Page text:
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$$\lim_{x\to 0 } \frac{x}{\ln x}.$$

This was wrong, I got a big red wrong! Why doesn't L'Hôpital work on this one? The problem is that $\ln$ is not defined for 0. It needs to be rewritten?

(Thanks to everyone helping me out with my homework, due anxiety I'm not able attend the class workshops.)

Edit: I did get the correct limit ($0$), but that was a coincidence.

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Why not, $lim_{x\to 0} \frac{1}{x} = \infty$, so after differentiation of numerator and denominator, you can take limits. – Timothy Wagner Nov 21 '10 at 16:52
Maybe I just have to explicitly say what the domain of the function is positive numbers, and than apply L'Hopital? I've heard that a function isn't a function until it's domain have been mention :p – Algific Nov 21 '10 at 17:33

L'Hopital's rule is best forgotten about. Of course as $x\to0^+$, $\log x\to-\infty$ and so $1/\log x\to0$. A fortiori $x/\log x\to 0$.

A better problem is to find $\lim_{x\to0^+}x\log x$.

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Is this a fully valid answer? Can I just restrict the domain of the function at my will, when no domain is mention? – Algific Nov 21 '10 at 17:40
Algific, what on earth are you talking about? – Robin Chapman Nov 21 '10 at 21:45
@Algific, Robin is not doing any sort of domain restirction; he is noting that the logarithm "has no floor" as one goes nearer and nearer the origin; thus its reciprocal should approach zero. – J. M. Nov 21 '10 at 23:10

The limit, as written, does not exist because the function is not defined on an open neighborhood of the limit point: the function is not defined on $(-\infty,0)$, so you cannot take the limit as $x\to 0$. That would be a full answer.

If, however, the limit is taken only from the right, then the other answers you have received are correct: the limit is not an indeterminate form, it is equal to $0$. But you cannot get that by 'evaluating', because $\ln(x)$ is not defined at $0$.

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I really should stop using wolfram. THank! – Algific Nov 21 '10 at 20:32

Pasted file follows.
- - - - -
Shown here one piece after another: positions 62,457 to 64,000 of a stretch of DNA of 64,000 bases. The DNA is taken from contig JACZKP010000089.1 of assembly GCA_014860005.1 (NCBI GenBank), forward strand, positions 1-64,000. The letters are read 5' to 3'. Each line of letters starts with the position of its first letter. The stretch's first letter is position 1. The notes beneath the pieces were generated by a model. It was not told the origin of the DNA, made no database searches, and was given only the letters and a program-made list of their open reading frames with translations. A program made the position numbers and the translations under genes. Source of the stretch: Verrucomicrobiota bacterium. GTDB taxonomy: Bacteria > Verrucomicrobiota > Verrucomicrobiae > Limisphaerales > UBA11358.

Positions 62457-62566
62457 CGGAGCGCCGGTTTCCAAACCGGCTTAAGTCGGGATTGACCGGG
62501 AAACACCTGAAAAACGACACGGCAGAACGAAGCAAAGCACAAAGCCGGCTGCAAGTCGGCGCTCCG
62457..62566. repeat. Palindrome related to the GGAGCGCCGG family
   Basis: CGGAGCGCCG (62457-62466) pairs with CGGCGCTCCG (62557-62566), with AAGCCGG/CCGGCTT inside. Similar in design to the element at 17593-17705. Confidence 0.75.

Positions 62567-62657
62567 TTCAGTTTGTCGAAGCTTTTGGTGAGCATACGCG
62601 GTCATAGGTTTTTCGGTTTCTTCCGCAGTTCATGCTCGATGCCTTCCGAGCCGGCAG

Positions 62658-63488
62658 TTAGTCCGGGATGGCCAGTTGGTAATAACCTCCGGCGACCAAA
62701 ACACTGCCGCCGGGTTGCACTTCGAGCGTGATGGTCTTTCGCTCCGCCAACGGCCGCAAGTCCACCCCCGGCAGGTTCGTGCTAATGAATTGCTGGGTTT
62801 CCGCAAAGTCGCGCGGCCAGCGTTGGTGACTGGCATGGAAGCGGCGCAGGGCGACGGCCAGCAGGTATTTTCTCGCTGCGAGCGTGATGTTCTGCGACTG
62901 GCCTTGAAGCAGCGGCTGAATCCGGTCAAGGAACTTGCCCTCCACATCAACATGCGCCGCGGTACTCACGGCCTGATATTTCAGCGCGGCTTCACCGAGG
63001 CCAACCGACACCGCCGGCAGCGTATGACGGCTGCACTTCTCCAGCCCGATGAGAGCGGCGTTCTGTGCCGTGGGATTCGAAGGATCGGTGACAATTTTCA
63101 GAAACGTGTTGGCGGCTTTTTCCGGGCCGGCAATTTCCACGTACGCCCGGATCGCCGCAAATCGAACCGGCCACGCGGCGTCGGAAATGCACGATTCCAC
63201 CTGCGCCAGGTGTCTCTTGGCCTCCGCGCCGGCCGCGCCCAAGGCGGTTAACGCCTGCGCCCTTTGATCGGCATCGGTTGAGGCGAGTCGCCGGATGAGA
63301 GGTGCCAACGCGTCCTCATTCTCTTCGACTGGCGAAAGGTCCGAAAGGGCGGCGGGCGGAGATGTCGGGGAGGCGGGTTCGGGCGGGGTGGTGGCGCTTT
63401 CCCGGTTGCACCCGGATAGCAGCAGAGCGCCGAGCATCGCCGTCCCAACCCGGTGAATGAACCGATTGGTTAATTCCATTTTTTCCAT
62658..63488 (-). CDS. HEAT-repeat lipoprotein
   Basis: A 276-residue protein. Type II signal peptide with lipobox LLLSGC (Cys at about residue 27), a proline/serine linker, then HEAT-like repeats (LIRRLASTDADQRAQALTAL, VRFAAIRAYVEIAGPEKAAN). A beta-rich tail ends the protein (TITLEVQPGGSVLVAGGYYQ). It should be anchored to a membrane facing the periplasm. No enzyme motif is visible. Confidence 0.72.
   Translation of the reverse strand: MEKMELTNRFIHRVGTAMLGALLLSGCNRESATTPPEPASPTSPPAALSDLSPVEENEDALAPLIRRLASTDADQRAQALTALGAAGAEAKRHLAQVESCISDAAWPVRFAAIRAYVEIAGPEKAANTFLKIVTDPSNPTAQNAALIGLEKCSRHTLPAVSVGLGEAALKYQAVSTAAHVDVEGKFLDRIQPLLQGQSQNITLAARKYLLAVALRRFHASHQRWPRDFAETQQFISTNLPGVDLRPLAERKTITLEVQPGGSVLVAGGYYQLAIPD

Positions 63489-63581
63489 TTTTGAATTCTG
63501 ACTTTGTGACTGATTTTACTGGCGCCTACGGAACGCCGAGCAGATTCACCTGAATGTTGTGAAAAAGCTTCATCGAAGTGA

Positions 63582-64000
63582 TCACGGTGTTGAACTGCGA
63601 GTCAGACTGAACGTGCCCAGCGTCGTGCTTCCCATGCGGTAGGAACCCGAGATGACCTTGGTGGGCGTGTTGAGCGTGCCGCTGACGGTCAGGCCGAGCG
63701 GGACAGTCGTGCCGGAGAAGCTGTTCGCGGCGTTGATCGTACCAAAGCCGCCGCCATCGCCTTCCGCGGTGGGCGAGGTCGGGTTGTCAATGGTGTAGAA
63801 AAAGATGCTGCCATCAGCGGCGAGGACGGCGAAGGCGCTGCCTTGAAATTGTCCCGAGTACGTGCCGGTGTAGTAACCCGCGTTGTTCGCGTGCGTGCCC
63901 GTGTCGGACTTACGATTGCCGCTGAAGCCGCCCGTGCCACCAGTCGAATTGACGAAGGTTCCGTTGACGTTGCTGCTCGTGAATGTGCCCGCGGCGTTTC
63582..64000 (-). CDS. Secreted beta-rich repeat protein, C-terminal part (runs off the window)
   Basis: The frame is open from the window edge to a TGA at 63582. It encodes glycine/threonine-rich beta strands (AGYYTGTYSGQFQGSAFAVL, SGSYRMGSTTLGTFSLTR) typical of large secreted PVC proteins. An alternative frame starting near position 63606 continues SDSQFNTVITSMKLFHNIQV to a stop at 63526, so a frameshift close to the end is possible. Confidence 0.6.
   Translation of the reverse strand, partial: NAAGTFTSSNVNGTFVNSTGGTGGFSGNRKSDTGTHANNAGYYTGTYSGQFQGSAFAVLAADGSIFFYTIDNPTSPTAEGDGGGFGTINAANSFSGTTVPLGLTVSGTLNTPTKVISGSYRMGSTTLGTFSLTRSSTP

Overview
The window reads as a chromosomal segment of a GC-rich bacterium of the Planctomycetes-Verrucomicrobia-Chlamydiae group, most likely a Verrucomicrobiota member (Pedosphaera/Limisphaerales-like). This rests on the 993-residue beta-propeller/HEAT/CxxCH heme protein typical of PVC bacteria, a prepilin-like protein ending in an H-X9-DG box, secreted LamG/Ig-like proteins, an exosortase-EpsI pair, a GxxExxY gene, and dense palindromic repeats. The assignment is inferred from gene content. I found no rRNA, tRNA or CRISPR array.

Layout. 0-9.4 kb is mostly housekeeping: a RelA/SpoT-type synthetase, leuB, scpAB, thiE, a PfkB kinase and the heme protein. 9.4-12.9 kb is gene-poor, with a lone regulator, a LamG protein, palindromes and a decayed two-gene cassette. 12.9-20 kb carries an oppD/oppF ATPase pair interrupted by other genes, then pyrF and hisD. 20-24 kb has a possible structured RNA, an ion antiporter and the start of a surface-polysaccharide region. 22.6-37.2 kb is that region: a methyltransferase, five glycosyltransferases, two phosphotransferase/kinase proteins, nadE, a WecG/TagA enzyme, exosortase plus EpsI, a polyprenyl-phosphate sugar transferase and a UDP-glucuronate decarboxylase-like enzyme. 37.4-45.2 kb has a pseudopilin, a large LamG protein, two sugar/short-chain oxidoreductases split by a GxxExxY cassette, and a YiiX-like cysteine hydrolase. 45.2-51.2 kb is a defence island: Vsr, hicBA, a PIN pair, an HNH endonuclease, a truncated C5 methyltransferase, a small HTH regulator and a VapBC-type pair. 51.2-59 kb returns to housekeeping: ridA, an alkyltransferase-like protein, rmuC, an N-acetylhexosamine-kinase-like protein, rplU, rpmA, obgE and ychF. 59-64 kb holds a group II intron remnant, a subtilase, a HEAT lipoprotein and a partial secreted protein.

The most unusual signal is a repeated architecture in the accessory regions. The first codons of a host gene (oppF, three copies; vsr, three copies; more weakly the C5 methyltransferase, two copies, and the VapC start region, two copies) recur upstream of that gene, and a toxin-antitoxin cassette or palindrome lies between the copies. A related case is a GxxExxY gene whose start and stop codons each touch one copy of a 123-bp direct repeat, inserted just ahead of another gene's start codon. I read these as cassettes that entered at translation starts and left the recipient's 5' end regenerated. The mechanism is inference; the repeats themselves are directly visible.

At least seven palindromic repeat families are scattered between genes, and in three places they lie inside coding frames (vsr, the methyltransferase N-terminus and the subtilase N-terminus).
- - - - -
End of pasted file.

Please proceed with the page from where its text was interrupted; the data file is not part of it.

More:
$\frac{0}{\infty}$ is not indeterminate form, is zero, then $\lim\limits_{ x \rightarrow 0^+ }\frac{x}{lnx}=0$ but is a right limit.

But L'Hôpital's rule applies..

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L'Hopital's Rule does not apply, at least if by LR you mean what is found in any American calculus text I have ever seen or this wikipedia article: In any case, as a sometime calculus teacher it is distressing to see someone evaluate this limit by citing some fancy theorem: a calculus student should be able to reason that if the numerator of a fraction is geting very small and the denominator is getting very large, then the entire value of the fraction gets arbitrarily small. – Pete L. Clark Jul 16 '11 at 1:58

As others have mentioned, you don't need L'Hospital's rule for this simple example. However, in fact, there is a more general form of L'Hôpital's rule that requires only that the denominator $\to\infty\:.$ This handles your case and many others so it is well-worth knowing. For an exposition see the papers below and see the theorem in Rudin's PoMA excerpted in my answer here.

A. E. Taylor, $\ $ L'Hospital's Rule
Amer. Math. Monthly, Vol. 59, No. 1 (Jan., 1952), pp. 20-24.

A. M. Ostrowski, $\ $ Note on the Bernoulli-L'Hospital Rule
Amer. Math. Monthly, Vol. 83, No. 4 (Apr., 1976), pp. 239-242.

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But the x -> 0 not x->0+. I know that if indeed it said x->0+ I could have used L'hopital. – Algific Nov 21 '10 at 17:56
Both are the same when you're working with log as a real function. Presumably your answer was marked wrong because the course did not present this more general form of L'Hospital's rule (and possibly the grader did not know it). See the links above for the precise statement. – Bill Dubuque Nov 21 '10 at 19:01
from what I can tell (don't have full access from home), the first link is talking about limits along the interval $I$ which has $c$ as an extremity; so it would correspond here to the limit as $x\to 0^+$, rather than as $x\to 0$. Under some strict interpretations of "$\lim_{x\to 0}$", for $\log$ (and others, e.g., for $\sqrt{x}$), $\lim_{x\to 0}\log(x)$ does not exist, because the left handed limit (as $x\to 0^-$) cannot be evaluated. – Arturo Magidin Nov 21 '10 at 20:39
@Arturo: Yes, I agree - it depends upon contextual definitions. – Bill Dubuque Nov 21 '10 at 20:52

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